Towards developing 4D-CHAINS, we recorded for four different protein targets of size from 15.5 to 27.3 kDa, a 4D HC(CC-TOCSY(CO))NH, and a 4D 13C,15N edited HMQC-NOESY-HSQC (HCNH) experiment. The largest protein target of size 27.3 kDa was chosen based on its apparent correlation time of ~15 ns that still allows for TOCSY transfer to occur (Supplementary Figure 1). We also recorded a 4D 13C,13C edited HMQC-NOESY-HSQC (HCCH) experiment to further assist in structure determination. To address the assignment problem, 4D-CHAINS uses 2D probability density maps of correlated 13C–1H chemical shifts to effectively identify possible spin systems (Fig. 1, Supplementary Figure 2). In particular, 4D-CHAINS combines sequential information present in the 4D-HCNH TOCSY and intraresidue information present in 4D-HCNH NOESY 13C–1H planes, respectively, by clustering TOCSY or NOESY peaks to Amino Acid Index Groups (AAIGs) via their common 15N–1H frequency (Supplementary Figure 3). 4D-CHAINS computes probability scores at several steps (amino acid-type prediction, sequential AAIG relations based on TOCSY–NOESY connectivities, alignment of peptides to the protein sequence) to yield a confidence score for a given AAIG being assigned to a specific protein residue. Finally, 4D-CHAINS uses an Overlap Layout Consensus (OLC) assembly approach adopted from genome assembly22 to match continuous AAIG segments along the protein sequence (Fig. 2). The final assignment solutions are consistent with both the joined probability score and the OLC model.
A uniform 4D-CHAINS protocol was applied to all four targets (Fig. 3a). The algorithm mapped correctly all AAIGs to the respective protein sequences with >95% completeness (Supplementary Figure 4). The TOCSY-based assignments alone covered approximately 80% of all aliphatic chemical shifts with an error rate of <0.5% (Fig. 3b, Supplementary Figure 5). To increase the overall assignment completeness, we obtained additional information from the HCNH NOESY spectrum by employing the concept of common NOEs between successive residues21. The TOCSY–NOESY combination enabled more complete assignments with 94% correct aliphatic chemical shifts and a combined error rate of 1.3% (Fig. 3b, Supplementary Figures 5–7, Supplementary Table 1). The concept of common NOEs in obtaining assignments was further tested by providing 4D-CHAINS fixed 15N–1H assignments and the HCNH NOESY spectrum alone (Supplementary Figure 8). This assignment scenario (NOESY) allows users to extend existing backbone assignments, obtained conventionally, to cover sidechain atoms with 86% accuracy and an error rate of approximately 5% (Fig. 3b, Supplementary Figure 5).
Performance of 4D-CHAINS relative to existing methods
To test the performance of 4D-CHAINS relative to existing assignment programs, we performed calculations using a popular assignment method, FLYA5, for all protein targets used in the current study. While 4D-CHAINS relies exclusively on the combination of 4D-HCNH TOCSY and 4D-HCNH NOESY, the FLYA algorithm is designed to combine peak patterns from any number of input spectra. Therefore, we provided FLYA with all available spectra (4D-HCNH TOCSY, 4D-HCNH NOESY, 4D-HCCH NOESY). Notwithstanding, 4D-CHAINS outperforms FLYA consistently for all four protein targets in our benchmark. For three proteins, namely RTT, ms6282 and Enzyme I (nEIt), FLYA outputs 90% correct assignments with 7-8% error rate, while for α-lytic protease (aLP) the number of correct assignments is limited to 25% (Supplementary Figure 5). Finally, we manually inspected and extended the 4D-CHAINS results to establish the maximum number of highly accurate assignments for all 13C–1H correlations that can be observed in our 4D spectra (>98%), as a “best-effort” resonance list requiring a modest time investment by a trained user. These supervised assignment lists also contain aromatic and sidechain amide chemical shifts, not considered by the automated 4D-CHAINS protocol (Supplementary Figure 6).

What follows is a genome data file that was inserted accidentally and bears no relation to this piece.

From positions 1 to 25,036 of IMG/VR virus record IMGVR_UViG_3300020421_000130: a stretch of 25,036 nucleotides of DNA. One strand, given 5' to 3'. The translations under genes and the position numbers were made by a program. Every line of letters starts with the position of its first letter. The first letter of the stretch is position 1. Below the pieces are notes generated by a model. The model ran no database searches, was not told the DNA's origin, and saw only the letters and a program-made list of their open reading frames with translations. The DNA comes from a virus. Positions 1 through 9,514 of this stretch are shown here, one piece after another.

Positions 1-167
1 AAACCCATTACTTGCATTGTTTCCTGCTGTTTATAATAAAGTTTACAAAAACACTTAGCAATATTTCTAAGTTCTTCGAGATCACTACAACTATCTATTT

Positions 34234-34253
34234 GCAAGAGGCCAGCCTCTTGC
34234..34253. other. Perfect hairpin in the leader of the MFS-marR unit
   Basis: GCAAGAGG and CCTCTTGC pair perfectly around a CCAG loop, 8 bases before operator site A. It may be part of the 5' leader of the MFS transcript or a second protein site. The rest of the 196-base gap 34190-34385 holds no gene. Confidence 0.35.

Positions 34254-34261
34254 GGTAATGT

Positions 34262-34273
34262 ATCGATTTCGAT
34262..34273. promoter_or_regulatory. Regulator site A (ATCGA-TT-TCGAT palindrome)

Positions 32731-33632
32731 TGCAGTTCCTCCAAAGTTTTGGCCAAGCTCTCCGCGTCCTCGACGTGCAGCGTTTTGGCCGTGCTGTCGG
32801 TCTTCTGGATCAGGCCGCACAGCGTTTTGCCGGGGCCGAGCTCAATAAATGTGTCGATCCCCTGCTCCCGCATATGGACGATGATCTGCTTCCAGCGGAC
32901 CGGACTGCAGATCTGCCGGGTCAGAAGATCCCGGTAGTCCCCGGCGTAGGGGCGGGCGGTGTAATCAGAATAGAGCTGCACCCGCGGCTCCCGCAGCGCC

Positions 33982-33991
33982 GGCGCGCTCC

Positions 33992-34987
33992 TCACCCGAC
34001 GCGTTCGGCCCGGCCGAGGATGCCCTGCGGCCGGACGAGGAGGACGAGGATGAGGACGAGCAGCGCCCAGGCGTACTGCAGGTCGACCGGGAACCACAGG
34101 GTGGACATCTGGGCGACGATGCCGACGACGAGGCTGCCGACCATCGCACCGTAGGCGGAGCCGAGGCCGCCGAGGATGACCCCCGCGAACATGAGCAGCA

Iterative structure calculations using autoNOE-Rosetta
We evaluated the performance of assignments obtained using 4D-CHAINS in driving Rosetta structure determination of a 20 kDa target, aLP, for which several known X-ray structures are available in the Protein Data Bank23. Inspection of the X-ray structural ensemble shows a highly complex all-β fold, with two sub-domains each containing a 6-stranded antiparallel β-sheet. In order to establish a “best effort” limit of the Rosetta automated NOE assignment and structure determination protocol, we first performed autoNOE-Rosetta calculations19 using the supervised assignments together with both NOE datasets (HCNH+HCCH). Additionally, we carried out automated 4D-CHAINS/autoNOE-Rosetta structure calculations (Fig. 3a, Supplementary Figure 9) under four different scenarios, as described above (TOCSY–NOESY or NOESY assignments, each using HCNH alone or HCNH+HCCH NOEs). To evaluate the quality of the resulting structural ensembles, we used the following criteria: (i) fraction of residues converged within 2.0 Å backbone heavy atom root-mean-square deviation (RMSD) in the final ensemble, (ii) average Rosetta all-atom energies and (iii) RMSD to X-ray structure. Since the Rosetta energy function24 has a global minimum at the native fold, lower-energy models should also exhibit higher convergence towards the native structure. We observed a good correlation between Rosetta all-atom energy, degree of convergence and structural accuracy (correlation coefficient of 0.93, Fig. 3c). Specifically, using the supervised assignments and HCNH or HCNH+HCCH NOEs, we obtained highly converged structural ensembles (>98%, computed over the core secondary structure regions) that are within 0.7 Å RMSD from the X-ray structure.